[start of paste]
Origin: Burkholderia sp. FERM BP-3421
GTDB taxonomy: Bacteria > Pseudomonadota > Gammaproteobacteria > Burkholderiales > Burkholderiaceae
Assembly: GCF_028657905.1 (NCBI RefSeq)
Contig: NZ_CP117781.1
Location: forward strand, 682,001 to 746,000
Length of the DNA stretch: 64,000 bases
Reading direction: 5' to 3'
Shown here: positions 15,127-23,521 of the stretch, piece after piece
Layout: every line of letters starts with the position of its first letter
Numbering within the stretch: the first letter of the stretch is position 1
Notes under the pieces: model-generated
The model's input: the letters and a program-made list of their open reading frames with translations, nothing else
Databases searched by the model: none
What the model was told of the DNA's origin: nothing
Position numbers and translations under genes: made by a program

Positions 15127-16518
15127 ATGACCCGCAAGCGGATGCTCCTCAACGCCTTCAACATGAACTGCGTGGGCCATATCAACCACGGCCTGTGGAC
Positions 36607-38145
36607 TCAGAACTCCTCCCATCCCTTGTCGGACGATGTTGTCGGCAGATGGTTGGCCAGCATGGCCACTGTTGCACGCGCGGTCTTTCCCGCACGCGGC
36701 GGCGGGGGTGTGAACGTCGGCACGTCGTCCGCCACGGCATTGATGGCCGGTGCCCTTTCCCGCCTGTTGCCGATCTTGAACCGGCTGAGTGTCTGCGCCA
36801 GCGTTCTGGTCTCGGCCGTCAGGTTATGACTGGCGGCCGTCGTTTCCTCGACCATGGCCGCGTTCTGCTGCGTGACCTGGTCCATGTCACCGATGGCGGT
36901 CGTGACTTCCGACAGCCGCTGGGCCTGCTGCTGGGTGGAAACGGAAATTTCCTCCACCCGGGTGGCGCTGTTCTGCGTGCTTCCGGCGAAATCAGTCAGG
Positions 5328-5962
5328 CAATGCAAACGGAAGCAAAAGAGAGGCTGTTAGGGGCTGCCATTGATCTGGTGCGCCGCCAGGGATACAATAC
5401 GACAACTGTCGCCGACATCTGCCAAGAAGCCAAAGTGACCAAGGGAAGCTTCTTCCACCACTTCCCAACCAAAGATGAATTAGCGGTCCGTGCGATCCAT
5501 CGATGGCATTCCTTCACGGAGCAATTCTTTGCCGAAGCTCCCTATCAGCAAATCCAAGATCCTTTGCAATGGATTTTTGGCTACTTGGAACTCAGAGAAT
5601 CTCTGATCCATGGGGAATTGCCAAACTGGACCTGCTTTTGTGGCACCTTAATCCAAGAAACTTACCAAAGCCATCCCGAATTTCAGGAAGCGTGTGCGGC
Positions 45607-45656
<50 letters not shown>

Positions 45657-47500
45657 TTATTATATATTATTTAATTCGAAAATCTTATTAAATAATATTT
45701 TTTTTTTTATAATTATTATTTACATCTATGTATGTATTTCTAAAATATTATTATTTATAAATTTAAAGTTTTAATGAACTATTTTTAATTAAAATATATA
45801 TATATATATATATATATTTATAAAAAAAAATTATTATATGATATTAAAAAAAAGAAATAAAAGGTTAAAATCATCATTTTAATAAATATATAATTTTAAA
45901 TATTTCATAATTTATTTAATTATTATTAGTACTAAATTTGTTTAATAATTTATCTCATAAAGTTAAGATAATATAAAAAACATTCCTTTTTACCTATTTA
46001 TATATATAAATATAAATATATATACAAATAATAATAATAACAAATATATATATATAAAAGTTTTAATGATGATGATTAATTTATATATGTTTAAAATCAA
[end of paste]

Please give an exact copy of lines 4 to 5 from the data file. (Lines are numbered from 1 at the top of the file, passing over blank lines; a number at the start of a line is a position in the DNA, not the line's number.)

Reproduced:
Contig: NZ_CP117781.1
Location: forward strand, 682,001 to 746,000